I have the rare distinction of being a second-generation software developer. Most recently, I mentioned this in an interview when asked who my programming heroes are. It might sound kind of corny, but I'm serious when I say that my father is my programming hero.
He's been known as "r0ml" around the web since before there was a
web. If you are in a particularly typographically hip part of the
internet, it might even be "RØML". How many of your parents have a nom
de plume with a digit, or a non-ASCII character in it? Or, for that
matter, any kind of hacker pseudonym?
I had the good fortune to work with one of r0ml's colleagues, Amir Bakhtiar.
Amir paid me one of the highest compliments I've ever received: he
said that the code for systems I've worked on is similar to r0ml's in its
style and exposition. My dad taught me how to program in x86
assembler, and in that process, I learned a lot about the way he thought
about solving problems and building systems. I regard thinking that
well, or even comparably well, as a real achievement.
That's not to say that I would do everything exactly the way that he does.
For example, he writes a lot of networking code in Java. He
doesn't use Twisted, for the most part. If you know me and you know my
dad, you know that we disagree on plenty of stuff.
Unlike the stereotypical, often-satirized filial argument, these
discussions are something I look forward to. Disagreeing with my dad
is still one of the most intellectually challenging activities I've ever
engaged in. Whenever I have a conversation with him about a topic
where he has a different view, I come away enlightened – if not necessarily
Conversations among my friends occasionally turn to the topic of our
respective upbringings, as they do in any close group. One of the
recurring themes of my childhood is that, while my siblings and I were
sometimes told to be quiet, we were never told to be quiet because our
opinions weren't valuable. Sometimes we were told in unequivocal terms
that we were wrong, of course. However, my dad always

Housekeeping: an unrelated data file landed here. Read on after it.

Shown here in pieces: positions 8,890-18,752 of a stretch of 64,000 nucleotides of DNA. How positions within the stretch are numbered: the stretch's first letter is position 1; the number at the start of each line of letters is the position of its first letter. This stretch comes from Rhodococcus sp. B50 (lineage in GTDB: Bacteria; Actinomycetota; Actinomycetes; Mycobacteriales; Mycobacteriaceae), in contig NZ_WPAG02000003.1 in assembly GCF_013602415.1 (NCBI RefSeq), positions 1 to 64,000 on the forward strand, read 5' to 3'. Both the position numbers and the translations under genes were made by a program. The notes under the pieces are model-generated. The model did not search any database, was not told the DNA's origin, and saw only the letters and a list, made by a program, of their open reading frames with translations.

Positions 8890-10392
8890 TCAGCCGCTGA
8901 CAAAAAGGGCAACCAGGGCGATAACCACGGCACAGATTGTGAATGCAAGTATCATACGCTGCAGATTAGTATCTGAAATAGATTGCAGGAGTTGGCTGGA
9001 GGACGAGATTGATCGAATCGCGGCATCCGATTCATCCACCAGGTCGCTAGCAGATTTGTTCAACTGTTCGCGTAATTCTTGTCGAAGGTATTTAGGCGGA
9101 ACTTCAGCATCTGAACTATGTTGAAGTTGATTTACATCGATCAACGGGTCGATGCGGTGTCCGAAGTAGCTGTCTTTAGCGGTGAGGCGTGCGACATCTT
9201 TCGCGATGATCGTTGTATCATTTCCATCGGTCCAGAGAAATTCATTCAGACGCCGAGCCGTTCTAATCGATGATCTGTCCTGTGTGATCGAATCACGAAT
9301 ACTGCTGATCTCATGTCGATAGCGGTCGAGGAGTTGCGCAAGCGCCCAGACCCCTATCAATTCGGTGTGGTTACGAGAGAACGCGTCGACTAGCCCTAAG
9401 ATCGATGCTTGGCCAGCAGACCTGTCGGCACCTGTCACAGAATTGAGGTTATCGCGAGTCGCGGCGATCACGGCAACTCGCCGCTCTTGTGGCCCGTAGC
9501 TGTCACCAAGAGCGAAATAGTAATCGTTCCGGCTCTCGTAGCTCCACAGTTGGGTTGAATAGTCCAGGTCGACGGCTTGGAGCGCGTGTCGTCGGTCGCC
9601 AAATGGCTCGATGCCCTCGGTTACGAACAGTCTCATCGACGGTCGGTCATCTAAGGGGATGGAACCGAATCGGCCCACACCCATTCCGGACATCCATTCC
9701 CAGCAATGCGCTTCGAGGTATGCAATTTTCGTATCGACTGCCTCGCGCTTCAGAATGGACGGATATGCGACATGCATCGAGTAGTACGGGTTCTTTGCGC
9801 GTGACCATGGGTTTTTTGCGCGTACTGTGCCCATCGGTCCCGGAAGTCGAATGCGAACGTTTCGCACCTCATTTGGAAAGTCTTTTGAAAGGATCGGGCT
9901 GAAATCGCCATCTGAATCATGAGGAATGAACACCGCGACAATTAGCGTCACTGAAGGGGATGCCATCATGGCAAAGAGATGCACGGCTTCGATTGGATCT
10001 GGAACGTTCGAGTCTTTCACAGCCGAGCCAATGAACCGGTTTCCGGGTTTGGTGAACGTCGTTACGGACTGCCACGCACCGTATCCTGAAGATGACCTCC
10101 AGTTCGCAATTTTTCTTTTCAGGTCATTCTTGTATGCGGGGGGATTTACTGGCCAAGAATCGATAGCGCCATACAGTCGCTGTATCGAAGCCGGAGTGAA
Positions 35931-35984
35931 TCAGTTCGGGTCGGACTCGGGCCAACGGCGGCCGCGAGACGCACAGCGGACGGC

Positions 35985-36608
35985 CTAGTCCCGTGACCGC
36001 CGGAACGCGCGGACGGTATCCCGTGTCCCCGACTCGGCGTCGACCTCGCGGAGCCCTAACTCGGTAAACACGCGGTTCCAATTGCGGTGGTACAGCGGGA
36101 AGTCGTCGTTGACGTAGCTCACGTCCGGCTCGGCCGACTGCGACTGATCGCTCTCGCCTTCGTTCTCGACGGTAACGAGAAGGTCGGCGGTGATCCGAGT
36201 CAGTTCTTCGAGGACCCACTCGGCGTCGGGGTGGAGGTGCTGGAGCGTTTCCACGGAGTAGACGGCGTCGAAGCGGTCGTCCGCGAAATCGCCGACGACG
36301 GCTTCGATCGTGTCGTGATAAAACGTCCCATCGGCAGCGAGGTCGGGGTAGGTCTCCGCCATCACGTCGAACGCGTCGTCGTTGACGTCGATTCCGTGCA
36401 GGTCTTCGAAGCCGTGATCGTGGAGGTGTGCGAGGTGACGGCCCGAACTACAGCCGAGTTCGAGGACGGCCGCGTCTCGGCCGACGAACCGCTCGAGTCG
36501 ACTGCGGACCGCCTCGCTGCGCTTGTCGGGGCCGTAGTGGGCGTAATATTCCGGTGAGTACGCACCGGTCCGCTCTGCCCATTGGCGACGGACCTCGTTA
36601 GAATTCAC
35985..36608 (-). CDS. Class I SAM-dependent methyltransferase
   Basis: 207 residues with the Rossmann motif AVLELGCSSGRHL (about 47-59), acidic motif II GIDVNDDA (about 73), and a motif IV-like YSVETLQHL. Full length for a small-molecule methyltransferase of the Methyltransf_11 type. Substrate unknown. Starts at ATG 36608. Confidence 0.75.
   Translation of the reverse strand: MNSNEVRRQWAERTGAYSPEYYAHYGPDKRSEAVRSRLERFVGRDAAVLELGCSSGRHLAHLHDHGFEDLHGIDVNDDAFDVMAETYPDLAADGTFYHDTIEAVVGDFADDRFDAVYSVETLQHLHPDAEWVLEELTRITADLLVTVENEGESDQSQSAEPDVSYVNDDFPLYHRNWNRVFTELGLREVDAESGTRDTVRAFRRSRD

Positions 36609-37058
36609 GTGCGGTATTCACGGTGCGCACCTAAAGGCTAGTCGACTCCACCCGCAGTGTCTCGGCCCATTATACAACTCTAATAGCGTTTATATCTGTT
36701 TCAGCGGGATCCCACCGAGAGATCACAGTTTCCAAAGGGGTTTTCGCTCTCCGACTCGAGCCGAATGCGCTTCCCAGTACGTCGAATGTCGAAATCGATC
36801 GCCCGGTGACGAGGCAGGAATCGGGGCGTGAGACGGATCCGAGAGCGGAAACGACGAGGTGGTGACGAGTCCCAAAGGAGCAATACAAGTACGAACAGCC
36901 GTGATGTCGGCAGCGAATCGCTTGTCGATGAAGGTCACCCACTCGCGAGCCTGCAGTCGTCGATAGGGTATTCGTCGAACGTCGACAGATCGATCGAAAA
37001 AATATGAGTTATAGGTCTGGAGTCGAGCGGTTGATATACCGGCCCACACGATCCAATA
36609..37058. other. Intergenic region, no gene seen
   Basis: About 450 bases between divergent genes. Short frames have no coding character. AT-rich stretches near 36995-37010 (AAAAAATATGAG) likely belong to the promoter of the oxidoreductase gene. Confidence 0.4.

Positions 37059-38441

encouraged us to present our thoughts. Then, he wouldn't pull any
punches in relentlessly refuting our arguments, using a combination of
facts, estimates, calculations, and rhetorical flourishes. I learned
more about influencing people and thinking clearly around the dinner table
than in my entire formal education.
r0ml always questions glib answers, challenges the official version of
events, distrusts things that are "intuitively obvious" or "common sense".
The skepticism I've developed as a result of his consistent example
has rarely led me astray. Glib answers, official versions, and common
sense are frequently, if not always, wrong. He taught me to search for
the non-intuitive answer, the surprising inflection point in the data.
In a roundabout way, he also taught my siblings and I how to perform some
delightful rhetorical flourishes of our own, but also not to trust them.
Pretty phrases can be deployed equally effectively in the service of
illustration or deception. Although I can appreciate that parents
often come to a point where they've had enough and a
little deception can be a useful thing.
One cannot be a practiced rhetorician without a heaping helping of eclectic
life experience; r0ml has that too. He's a fencer. And
a juggler. He
still has the highest score on Space Harrier of anyone
I've ever met. (I can remember a crowd gathering in an arcade to see
him start level 18.) He's an avid scholar of medieval thought and
custom. For that matter, he's an avid scholar of a couple dozen other
things, but listing them all would take a whole day.
He has the common occupational affliction of being a science fiction fan.
However, fandom was never an identity for him. Again, by consistent
example, he taught me to focus on my own creativity, and do something cool,
never to just passively consume others' ideas. He treats entertainment
as an inspiration, rather than an escape. For instance, one of the
earliest memories I have about my father talking about software is a
reference to the movie "Terminator". (Please keep in mind that this
memory is ~20 years old at this point, so it might not be terribly
accurate.) I remember him saying something like "All software should
be relentless. If you remove its legs, it should use its arms.
Whatever errors it encounters, it should deal with them, and keep
going if it can."
Nevertheless, seeing "Tron: Legacy" with my dad, the hacker, in IMAX
3D, 20 years after we saw the original together... I didn't need to take a
life lesson from that to think it was pretty rad.
Unlike many quiet geniuses who labor in obscurity, dispensing wisdom only to
a fortunate few, r0ml is a somewhat notorious public speaker.
You can see him this
year at OSCON. If you hunt around the web, you can find some video
examples of his previous talks,
like this great 30-second interview about the nature of open
source process, from a talk he gave in 2008 (audio of the
full talk here).
(: Although, jeez, what was the point of that whole open-source subplot
at the beginning? It seemed like a great idea, but then it went
(: Speaking of not doing things exactly the way he does - where he
uses a metaphor to "single-threading" and "multi-threading", I would have
said "blocking" and "event-driven" - but more on that in a future post.)
Happy Father's Day, r0ml.